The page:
Black Lives Matter in CS106B
“Liberating education consists in acts of cognition, not transferrals of information.” Paulo Freire, Pedagogy of the Oppressed
Statement of Solidarity
We want to acknowledge the fact that we are learning together in the midst of the Black Lives Matter movement. The national and global circumstances can – and in fact should – have an effect on our time together. The field of technology has actively contributed to systemic racism in the U.S., and especially those of us in education must work toward creating equitable opportunities and anti-racist practices in computer science. We want you to know that we are committed to fighting against racial injustice together.
We also want to acknowledge the disproportionate impact and burden that is being felt by our Black students and students of color in this moment, which brings extreme uncertainty about their freedom, their safety, and their lives. In addition, we are facing a global pandemic that has only further amplified the stress and uncertainty that communities and individuals are encountering. We want to emphasize that everyone should take the time this quarter to keep a pulse on your own mental health and well-being. We hope that you will always prioritize this above academics, and we will work with you to adapt accommodations to your personal situation as challenges arise.
In CS106B this quarter, we want to build a community of learners where everyone feels welcome and empowered through computer science. We want to create an an actively anti-racist curriculum and learning environment, and we encourage you to reach out to us with any feedback or suggestions any time during the quarter.
First and foremost, the Stanford community has created a website with resources for education, care, and support surrounding the Black Lives Matter Movement. You can find it here: https://studentaffairs.stanford.edu/blacklivesmatter
A Coalition of Black Student Organizations at Stanford has also put together a letter to the University administration on policing at Stanford and a letter to peers on non-carceral alternatives. We invite you to read both letters, which are linked toward the bottom of this form.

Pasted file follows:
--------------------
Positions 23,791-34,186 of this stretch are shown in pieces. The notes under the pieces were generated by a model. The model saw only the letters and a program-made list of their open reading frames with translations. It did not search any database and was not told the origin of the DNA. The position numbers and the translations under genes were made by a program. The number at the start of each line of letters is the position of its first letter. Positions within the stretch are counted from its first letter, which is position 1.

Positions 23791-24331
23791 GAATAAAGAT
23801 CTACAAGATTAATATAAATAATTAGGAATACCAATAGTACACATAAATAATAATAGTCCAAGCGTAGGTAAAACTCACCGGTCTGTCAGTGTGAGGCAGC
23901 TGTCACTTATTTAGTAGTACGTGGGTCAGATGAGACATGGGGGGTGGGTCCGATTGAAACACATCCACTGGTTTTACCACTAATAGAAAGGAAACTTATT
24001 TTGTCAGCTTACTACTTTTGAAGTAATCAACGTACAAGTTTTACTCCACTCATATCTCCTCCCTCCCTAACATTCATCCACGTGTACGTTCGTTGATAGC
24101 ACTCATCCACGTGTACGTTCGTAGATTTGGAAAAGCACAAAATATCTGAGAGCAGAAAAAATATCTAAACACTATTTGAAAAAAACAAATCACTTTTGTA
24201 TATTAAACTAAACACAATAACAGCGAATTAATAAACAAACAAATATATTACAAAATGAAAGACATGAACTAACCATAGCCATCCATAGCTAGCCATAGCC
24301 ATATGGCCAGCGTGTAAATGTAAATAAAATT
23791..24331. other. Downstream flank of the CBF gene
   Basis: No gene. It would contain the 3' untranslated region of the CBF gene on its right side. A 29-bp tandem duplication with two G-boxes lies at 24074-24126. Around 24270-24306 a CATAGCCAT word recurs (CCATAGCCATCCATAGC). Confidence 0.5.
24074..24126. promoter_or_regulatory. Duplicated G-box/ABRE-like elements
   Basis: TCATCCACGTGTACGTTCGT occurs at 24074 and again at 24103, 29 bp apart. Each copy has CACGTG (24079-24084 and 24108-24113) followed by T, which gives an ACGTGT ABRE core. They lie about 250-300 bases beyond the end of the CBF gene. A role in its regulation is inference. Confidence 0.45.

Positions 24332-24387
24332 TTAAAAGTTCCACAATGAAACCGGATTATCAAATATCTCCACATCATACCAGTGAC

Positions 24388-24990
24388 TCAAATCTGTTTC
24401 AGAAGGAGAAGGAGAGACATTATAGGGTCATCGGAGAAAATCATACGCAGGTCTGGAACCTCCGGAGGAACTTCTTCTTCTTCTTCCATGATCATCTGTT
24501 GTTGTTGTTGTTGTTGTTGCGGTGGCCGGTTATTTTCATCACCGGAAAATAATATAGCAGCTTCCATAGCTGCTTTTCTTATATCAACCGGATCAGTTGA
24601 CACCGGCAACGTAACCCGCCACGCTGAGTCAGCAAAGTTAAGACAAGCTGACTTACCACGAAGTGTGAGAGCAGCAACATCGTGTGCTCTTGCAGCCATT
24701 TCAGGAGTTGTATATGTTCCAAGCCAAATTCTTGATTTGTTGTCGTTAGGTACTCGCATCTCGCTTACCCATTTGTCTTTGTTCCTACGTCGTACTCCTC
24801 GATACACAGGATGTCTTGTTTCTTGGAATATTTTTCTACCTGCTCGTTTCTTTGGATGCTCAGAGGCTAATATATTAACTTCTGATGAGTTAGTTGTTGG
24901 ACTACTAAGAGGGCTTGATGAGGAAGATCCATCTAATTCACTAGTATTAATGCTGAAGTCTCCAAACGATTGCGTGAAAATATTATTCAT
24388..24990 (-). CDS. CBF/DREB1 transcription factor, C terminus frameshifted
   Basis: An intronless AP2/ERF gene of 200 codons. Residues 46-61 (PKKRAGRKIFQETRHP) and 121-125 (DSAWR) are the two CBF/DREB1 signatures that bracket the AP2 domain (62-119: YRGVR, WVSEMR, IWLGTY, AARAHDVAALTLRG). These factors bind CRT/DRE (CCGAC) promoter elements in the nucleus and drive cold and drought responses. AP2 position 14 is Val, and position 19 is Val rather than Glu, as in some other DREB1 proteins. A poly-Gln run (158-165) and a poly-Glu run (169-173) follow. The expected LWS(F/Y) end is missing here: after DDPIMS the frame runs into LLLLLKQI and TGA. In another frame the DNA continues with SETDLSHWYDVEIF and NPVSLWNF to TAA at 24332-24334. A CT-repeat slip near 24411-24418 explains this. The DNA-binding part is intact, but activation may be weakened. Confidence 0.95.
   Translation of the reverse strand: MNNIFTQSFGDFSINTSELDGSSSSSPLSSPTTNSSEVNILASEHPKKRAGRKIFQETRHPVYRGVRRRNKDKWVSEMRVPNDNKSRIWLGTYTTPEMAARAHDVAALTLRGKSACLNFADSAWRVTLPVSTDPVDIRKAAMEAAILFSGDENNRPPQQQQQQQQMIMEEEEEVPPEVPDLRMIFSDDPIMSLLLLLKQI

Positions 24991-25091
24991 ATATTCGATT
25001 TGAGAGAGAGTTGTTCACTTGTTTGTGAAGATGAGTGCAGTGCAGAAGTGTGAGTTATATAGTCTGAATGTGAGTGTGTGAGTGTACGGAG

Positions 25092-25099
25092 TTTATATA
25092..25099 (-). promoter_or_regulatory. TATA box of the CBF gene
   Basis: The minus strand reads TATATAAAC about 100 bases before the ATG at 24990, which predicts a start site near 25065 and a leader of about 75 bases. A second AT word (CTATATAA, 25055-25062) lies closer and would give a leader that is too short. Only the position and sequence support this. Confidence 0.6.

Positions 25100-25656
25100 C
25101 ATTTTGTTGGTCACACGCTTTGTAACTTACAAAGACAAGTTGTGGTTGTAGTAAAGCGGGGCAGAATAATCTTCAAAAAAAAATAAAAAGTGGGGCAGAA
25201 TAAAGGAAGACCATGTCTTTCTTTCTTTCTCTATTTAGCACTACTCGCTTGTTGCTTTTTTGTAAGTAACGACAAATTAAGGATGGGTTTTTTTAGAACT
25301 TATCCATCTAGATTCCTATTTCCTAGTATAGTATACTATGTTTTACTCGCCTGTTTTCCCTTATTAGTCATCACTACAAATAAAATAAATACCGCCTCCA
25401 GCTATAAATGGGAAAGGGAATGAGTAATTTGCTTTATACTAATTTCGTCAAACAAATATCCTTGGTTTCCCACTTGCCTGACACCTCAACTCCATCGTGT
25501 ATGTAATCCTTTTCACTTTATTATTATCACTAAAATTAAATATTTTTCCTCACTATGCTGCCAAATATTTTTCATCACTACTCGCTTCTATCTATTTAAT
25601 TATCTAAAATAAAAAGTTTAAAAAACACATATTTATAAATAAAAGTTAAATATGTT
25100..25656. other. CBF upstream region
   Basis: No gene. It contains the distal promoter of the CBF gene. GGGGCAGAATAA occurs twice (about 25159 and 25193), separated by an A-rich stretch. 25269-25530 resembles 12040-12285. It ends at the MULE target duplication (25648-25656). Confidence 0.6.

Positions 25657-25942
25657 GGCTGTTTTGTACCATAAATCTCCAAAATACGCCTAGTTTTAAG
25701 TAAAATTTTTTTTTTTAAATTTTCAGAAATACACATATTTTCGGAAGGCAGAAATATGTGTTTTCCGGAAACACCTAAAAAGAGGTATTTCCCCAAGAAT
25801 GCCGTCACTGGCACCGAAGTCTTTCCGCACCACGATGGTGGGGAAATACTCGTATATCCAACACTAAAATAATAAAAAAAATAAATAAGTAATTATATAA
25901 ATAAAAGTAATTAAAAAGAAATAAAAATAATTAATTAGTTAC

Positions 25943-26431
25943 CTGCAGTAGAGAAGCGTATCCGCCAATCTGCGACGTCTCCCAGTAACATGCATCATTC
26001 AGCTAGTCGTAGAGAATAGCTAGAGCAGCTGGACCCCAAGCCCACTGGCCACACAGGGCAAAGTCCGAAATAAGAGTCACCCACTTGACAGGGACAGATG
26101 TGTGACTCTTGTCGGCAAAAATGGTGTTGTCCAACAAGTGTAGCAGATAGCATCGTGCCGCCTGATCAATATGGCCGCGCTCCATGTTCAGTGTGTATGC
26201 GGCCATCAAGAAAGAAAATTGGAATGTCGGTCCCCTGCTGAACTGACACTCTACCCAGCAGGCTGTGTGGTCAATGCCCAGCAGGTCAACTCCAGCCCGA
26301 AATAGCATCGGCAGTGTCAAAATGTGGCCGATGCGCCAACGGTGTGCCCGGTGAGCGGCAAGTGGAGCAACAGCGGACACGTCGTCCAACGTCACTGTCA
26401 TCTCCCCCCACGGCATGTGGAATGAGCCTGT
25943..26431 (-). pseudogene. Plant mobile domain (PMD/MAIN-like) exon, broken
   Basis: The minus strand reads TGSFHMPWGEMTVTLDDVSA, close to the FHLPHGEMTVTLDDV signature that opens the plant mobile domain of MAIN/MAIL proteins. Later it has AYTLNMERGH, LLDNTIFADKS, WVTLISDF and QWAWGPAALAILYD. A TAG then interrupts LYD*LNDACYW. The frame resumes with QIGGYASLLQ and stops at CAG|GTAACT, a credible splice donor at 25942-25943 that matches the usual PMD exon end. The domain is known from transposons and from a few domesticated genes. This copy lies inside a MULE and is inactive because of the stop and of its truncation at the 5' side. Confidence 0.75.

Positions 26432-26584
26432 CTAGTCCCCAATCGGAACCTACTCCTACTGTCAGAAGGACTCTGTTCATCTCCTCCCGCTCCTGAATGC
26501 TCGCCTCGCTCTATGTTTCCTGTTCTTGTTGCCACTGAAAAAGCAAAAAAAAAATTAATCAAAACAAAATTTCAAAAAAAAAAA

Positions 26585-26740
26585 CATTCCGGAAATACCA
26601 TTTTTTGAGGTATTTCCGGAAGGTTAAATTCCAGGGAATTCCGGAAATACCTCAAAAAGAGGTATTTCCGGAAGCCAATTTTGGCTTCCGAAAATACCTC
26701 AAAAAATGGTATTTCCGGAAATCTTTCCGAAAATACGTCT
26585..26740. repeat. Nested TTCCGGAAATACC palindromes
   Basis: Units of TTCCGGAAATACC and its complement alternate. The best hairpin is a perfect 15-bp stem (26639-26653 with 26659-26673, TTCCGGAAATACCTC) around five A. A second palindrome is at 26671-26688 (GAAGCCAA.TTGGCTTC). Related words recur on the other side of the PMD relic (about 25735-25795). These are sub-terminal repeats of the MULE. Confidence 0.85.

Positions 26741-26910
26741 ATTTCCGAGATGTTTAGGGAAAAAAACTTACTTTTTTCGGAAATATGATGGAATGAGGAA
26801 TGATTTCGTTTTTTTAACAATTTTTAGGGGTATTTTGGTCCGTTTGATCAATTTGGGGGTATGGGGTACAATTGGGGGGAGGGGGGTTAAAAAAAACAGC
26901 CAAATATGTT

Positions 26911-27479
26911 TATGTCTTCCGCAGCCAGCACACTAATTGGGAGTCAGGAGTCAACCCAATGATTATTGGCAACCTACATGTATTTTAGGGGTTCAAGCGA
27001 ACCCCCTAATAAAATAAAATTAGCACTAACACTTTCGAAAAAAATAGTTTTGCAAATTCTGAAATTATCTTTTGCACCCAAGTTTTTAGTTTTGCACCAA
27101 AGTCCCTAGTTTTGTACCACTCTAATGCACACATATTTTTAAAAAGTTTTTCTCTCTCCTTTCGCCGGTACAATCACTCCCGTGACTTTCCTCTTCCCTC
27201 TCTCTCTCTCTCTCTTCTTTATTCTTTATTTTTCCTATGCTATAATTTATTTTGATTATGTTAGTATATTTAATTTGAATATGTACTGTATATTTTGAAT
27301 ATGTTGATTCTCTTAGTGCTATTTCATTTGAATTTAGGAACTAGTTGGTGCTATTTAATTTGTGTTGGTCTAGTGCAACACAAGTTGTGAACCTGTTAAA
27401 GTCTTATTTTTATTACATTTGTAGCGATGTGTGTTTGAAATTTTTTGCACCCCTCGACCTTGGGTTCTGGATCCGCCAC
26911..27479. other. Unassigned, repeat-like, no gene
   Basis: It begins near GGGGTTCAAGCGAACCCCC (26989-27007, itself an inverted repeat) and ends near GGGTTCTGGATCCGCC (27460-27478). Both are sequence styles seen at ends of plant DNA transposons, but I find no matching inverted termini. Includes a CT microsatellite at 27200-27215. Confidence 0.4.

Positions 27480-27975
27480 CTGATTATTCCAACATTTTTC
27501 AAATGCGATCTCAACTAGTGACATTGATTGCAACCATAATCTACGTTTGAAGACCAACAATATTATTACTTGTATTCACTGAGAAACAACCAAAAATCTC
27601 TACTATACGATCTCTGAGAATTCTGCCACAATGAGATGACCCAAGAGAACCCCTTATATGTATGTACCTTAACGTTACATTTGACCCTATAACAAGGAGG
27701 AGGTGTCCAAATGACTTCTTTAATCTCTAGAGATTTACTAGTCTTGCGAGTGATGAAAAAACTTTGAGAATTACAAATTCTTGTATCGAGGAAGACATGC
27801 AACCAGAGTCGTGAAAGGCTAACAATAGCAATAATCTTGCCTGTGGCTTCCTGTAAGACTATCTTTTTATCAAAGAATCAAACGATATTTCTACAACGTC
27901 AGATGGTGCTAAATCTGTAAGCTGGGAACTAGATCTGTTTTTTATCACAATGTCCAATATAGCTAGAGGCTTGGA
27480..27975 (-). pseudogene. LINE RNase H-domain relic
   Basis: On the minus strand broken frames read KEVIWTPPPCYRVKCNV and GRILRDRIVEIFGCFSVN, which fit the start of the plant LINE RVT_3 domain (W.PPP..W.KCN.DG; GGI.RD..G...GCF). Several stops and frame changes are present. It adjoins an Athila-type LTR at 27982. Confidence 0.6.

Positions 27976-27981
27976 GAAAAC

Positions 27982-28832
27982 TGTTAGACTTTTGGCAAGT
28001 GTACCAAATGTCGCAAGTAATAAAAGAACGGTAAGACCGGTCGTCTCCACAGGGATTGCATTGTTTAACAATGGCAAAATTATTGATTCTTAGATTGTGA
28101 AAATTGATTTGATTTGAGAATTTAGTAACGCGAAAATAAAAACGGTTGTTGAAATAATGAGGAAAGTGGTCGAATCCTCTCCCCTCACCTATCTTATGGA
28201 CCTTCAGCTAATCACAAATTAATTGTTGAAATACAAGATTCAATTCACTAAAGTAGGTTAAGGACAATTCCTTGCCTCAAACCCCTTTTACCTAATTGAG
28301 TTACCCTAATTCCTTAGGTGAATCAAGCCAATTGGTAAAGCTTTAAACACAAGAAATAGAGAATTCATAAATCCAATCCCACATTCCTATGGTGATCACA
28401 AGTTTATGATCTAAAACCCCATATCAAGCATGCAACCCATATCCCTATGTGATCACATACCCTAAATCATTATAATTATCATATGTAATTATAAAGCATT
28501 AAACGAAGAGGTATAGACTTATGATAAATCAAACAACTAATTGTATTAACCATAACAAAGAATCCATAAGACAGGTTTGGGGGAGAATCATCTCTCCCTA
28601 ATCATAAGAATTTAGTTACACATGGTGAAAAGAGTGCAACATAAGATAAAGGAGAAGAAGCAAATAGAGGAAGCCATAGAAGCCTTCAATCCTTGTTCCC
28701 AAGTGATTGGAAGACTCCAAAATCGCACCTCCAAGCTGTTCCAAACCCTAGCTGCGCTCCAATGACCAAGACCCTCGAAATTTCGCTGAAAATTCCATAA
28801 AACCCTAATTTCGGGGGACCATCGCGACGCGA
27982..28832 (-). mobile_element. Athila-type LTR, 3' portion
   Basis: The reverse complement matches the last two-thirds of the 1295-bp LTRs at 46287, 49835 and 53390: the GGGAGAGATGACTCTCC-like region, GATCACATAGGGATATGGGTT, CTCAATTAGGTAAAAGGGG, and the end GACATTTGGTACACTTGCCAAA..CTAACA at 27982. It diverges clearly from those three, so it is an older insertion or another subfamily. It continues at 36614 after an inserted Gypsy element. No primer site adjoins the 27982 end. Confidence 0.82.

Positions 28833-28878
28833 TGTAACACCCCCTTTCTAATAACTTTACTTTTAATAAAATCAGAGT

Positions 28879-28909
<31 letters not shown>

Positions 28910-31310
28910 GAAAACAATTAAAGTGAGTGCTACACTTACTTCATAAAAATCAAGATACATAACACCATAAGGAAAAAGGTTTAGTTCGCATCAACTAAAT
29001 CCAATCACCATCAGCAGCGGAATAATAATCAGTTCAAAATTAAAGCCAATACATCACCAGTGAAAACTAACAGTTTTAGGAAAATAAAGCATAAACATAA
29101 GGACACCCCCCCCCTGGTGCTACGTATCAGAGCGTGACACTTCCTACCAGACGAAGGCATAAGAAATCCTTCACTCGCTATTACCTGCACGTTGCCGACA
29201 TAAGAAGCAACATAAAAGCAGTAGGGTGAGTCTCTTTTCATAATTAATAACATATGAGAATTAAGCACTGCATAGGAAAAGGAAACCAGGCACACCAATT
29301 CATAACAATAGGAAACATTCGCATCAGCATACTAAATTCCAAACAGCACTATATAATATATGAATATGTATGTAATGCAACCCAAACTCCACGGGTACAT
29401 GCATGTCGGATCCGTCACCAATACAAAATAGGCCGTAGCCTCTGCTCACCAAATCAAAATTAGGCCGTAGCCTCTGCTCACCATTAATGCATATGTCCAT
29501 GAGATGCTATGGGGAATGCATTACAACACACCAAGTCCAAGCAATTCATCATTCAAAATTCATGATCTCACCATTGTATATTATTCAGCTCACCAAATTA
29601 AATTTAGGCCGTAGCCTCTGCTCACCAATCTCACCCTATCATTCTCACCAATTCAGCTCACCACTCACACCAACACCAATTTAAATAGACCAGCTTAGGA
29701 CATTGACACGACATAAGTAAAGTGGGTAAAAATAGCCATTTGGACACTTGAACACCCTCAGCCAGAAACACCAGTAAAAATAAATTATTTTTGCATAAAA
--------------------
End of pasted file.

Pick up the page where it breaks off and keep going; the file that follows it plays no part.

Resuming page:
Mental health and well-being
While we are here to support you, we are not the only resources that are available to you this quarter. Although the majority of you will not be on campus this quarter, many of the traditional on-campus offices and departments that exist to support students have transitioned to a virtual format for this upcoming quarter. Here is a (non-exhaustive) list of some of the resources that we want you all to be aware of this quarter:
- Vaden Health Center will be providing virtual one-on-one Well Being Coaching sessions to help support students in achieving well-being in these challenging times
- Your Residence Deans and Graduate Life Office Deans will still be available for urgent/emergency response and consultation
- Vaden Health Center is also providing an entire online hub dedicated to virtual well-being resources. Included are well-being tips and a calendar of continuing virtual well-being events.
- Stanford Mutual Aid is providing a wide diversity of different resources, from housing to emotional support, all across the world.
- For high school students, the Summer Academic Resource Center provides both academic and advising support for summer session students.
We hope that you will take the time this quarter to keep a pulse on your own mental health and well-being and utilize the above resources as necessary to build strength and resiliency in these uncertain times.
Resources courtesy of “Statement of Solidarity from Black ASSU Leadership”
Educational resources for anti-racism:
- Anti-racism resources for white people: Resource guide compiled by Sarah Sophie Flicker and Alyssa Klein for white people to deepen their anti-racist work.
- Confronting white supremacy: Educational resource sheet put together by educators to discuss and dismantle white supremacy in the classroom.
- Resource Hub for Black History and Activism: Google Drive compiled by Charles Preston, filled with books and other important work by Black activists and readings on a range of topics.
- Beyond the Hashtag: How to Take Anti-Racist Action in Your Life: Article written by Zyahna Bryant about how to take steps towards non-performative activism and anti-racist actions.
Donate to the following organizations:
- List of bail funds by city: Bail funds are a way to support frontline protesters who are being arrested - as well as building towards a movement to end cash bail and free hundreds of thousands of people who are in pre-trial detention during a pandemic.
- NorthStar Health Collective: NorthStar is a Minnesota-based street medic collective, offering first aid and medical support to people on the frontlines right now.
- Reclaim the Block: Reclaim the Block is a Minneapolis community org providing supplies and support to protesters, as well as pushing Minneapolis to spend less on policing and more on healthcare, housing and education.
- The Black Visions Collective and Legal Fund: Black Visions Collective, a Black, trans and queer-led organization, is helping lead the protests and advocating to defund the police in Minnesota.
- Rebuild Lake Street: Lake Street Council is donating 100% of these proceeds to the local business and nonprofits affected by the fires and helping them continue to serve their communities.
A few of the organizations listed above are now requesting funds be redirected to different organizations. You can find more extensive lists on their websites.
We hope that all of you will be able to take this opportunity to center the importance of this critical moment in history and work to take concrete action towards a more equitable future for Black, Indigenous, and People of Color.